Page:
8:40 PM  
Anonymous Anonymous said...

If zoning board "must" take the "informed" decisions of the planners, then why have a board at all?

Perhaps the reason we have such boards IN ADDITION TO the "experts" is that collective decisions require more than just facts and expert information, but also trading off different views and value judgments in making or modifying decisions that we all have to live with?

12:13 AM  
Anonymous Anonymous said...

Damn it all Inga!

POST!

POST DAMN YOU!

POST!

AND POST AGAIN!

6:12 PM  
Anonymous Anonymous said...

I have been studying these comments and see a basic misunderstanding of the role of planners and urban planning.

If planning is given more credibility and regulatory authority in Philadelphia, there will not be a "dictatorship of architects and planners" but rather an agreement derived from balancing all of the demands on a given area. This is what planners and designers do.

This agreement will be distilled from a public dialoge. It will be enforcable through regulations and political will, not by the whims or egos of individuals.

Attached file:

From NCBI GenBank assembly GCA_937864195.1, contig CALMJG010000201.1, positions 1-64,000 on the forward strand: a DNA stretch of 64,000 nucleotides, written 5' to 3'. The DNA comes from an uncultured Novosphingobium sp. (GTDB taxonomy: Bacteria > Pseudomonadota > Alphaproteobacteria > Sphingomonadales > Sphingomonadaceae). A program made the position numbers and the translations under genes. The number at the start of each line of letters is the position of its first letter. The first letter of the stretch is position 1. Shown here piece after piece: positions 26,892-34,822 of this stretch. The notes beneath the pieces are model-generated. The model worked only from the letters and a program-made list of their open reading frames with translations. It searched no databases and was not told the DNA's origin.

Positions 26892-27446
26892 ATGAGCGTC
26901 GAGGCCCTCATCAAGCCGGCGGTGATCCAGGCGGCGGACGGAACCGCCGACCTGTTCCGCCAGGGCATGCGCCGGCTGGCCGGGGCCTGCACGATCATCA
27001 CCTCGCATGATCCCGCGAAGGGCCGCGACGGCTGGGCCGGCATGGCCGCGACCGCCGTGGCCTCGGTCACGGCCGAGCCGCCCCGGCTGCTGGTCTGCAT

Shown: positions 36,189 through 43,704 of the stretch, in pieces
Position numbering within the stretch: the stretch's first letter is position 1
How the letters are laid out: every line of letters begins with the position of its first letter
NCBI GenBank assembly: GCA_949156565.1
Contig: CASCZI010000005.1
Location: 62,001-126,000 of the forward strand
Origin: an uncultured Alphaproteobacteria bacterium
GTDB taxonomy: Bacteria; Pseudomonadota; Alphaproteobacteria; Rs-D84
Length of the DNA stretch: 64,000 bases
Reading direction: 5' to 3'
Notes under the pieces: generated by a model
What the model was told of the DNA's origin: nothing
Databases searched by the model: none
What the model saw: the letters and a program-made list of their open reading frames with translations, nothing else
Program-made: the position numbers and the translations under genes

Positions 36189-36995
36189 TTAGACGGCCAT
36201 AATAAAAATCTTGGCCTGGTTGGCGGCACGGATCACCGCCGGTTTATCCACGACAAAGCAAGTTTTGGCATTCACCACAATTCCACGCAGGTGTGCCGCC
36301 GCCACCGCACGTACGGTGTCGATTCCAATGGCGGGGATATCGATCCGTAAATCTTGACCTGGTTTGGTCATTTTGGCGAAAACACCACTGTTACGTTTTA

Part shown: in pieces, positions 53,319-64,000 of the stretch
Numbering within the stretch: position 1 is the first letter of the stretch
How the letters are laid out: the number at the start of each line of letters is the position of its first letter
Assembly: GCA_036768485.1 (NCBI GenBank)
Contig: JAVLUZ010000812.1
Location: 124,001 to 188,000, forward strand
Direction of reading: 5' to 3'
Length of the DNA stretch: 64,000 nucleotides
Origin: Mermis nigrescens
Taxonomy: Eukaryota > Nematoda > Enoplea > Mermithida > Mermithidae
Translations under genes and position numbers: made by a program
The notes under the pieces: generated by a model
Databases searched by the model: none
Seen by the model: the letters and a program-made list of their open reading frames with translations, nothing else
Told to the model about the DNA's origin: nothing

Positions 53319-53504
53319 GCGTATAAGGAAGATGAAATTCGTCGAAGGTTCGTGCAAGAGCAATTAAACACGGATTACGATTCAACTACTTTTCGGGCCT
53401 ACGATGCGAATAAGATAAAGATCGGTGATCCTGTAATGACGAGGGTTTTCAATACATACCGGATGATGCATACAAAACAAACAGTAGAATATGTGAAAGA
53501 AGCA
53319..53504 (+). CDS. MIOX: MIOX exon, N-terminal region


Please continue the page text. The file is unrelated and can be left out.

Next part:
Sound utotopian? You bet, because in Philadelphia we are not used to creating these kinds of plans!

But what do you get when you decide to plan?

You get predictability, a better built environment, the protection of the public good, and the great ideas that come from serious dialoge about what should be done.

You also get excitement about an area and the belief that the City is on the rise.

How about changing our expectations that government can do this? How about supporting the public agencies and elected officials in their efforts?

Philadelphia, you can do it!

5:07 AM